Sick Drone Moves
The popularity of drones has surged over the recent years, unlocking a different perspective for a broader group of content creators. Drones are becoming more regulated and monitored to attempt in creating a safer environment for both pilots and nearby people. This week, we went over to Long Reef Point to capture some sick drone shots.
One of the biggest flaws of upcoming drone operators is being blinded by what the tool is and forget about traditional filming techniques as they would using a normal camera. In our mini videos below, we demonstrate 6 main types of shots:
Upward and downward camera motion
Left to right/right to left camera motion
Camera looking directly below
Movement of the drone itself by either moving side to side or forward or back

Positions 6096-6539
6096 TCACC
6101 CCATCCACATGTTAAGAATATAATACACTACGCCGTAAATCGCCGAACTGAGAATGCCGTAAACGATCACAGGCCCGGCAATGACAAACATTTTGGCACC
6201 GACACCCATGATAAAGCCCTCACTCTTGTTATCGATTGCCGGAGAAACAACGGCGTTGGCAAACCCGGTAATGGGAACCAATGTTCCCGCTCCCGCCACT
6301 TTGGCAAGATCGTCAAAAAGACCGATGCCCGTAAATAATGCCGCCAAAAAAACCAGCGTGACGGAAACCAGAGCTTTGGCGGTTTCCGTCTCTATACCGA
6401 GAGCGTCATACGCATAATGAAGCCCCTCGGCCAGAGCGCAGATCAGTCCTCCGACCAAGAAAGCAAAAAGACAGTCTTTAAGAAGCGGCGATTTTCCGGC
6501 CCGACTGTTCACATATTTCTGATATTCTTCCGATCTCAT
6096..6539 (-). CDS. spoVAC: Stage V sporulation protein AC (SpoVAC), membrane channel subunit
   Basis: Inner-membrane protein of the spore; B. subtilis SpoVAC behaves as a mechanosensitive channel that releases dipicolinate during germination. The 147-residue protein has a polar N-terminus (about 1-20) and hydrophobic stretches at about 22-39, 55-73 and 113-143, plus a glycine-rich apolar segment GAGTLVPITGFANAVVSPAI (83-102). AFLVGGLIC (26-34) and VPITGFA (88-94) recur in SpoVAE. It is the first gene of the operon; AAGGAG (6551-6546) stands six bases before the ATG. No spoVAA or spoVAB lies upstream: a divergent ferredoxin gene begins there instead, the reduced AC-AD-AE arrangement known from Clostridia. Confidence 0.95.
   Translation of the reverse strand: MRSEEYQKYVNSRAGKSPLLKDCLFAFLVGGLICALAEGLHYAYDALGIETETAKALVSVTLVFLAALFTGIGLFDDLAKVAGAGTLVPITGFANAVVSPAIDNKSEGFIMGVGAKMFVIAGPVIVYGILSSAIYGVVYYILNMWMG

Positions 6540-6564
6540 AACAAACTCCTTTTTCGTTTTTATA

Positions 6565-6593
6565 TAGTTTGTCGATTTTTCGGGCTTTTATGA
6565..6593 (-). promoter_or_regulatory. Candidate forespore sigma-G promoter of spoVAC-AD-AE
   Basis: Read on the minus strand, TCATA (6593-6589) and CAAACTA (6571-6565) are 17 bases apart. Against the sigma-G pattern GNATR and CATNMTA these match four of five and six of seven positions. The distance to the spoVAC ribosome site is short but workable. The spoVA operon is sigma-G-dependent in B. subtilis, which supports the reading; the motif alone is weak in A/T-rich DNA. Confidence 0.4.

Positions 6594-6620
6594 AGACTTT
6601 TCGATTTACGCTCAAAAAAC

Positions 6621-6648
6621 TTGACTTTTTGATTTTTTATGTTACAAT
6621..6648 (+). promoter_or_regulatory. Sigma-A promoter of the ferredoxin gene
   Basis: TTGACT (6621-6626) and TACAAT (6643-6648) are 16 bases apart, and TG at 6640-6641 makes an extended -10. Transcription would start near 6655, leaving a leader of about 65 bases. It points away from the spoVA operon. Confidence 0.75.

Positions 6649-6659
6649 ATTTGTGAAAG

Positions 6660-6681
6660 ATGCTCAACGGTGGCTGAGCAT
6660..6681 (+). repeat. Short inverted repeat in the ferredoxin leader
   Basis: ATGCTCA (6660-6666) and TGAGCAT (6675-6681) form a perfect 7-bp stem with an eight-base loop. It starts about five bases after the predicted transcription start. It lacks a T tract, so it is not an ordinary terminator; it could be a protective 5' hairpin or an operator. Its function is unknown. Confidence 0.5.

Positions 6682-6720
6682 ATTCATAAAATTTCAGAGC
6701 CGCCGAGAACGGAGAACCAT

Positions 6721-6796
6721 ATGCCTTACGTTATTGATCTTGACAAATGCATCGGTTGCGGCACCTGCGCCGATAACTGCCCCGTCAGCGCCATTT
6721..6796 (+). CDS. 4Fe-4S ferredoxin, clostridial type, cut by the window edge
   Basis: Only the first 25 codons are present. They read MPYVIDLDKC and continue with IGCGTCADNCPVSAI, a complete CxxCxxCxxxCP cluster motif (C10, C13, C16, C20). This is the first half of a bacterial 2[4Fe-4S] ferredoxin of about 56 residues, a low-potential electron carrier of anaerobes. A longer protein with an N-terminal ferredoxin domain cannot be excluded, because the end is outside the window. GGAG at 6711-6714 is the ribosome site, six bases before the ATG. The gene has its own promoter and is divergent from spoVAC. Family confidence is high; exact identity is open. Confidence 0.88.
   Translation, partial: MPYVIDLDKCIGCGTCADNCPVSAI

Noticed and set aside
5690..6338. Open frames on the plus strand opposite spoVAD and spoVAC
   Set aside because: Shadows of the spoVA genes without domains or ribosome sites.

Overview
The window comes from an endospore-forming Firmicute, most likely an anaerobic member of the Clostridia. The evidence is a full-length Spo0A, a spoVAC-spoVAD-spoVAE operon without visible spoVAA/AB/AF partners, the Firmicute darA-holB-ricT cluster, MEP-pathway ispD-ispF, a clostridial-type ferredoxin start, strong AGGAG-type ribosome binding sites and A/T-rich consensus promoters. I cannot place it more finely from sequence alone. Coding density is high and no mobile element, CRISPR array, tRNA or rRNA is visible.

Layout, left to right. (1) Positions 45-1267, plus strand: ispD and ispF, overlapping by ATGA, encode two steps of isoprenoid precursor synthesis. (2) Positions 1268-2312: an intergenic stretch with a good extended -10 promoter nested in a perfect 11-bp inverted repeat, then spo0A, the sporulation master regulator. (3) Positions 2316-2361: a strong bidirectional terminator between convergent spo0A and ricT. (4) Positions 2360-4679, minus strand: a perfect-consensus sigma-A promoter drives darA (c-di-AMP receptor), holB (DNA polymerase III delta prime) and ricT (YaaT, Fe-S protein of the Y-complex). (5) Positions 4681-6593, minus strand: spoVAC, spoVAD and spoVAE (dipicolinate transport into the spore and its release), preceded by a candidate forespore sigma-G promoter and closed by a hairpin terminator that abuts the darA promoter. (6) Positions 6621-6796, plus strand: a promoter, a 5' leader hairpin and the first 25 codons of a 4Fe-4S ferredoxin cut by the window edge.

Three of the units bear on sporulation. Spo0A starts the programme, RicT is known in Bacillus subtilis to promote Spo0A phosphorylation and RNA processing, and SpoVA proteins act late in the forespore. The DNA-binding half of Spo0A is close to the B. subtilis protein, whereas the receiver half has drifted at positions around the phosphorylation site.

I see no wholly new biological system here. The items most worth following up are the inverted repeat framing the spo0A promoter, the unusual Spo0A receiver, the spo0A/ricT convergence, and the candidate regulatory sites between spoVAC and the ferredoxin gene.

Using a foreground object to block a scene and then a dolly movement to reveal the scene
It is essential to make sure to follow CASA’s (Civil Aviation Safety Authority) guides and restrictions. A useful app for drone operators is Can I Fly There?. This is map that has an interface that demonstrates where you can and cannot fly.
The drone we used for this video is the DJI Mavic Pro. This drone packs a punch, it is the size of a water bottle and produces incredible 4K images.
One of the keys to creating the coolest shots from your drones is the use of ND filters. You want to be able to keep your drone’s camera shutter low so that you can capture more cinematic images.
Upon arriving at Long Reef Point, we were mildly disappointed due to the conditions of the weather. It was incredibly windy and overcast on the so highly treasured golden hour, but with the help of coffee on this early morning, we managed to create a pretty cool video.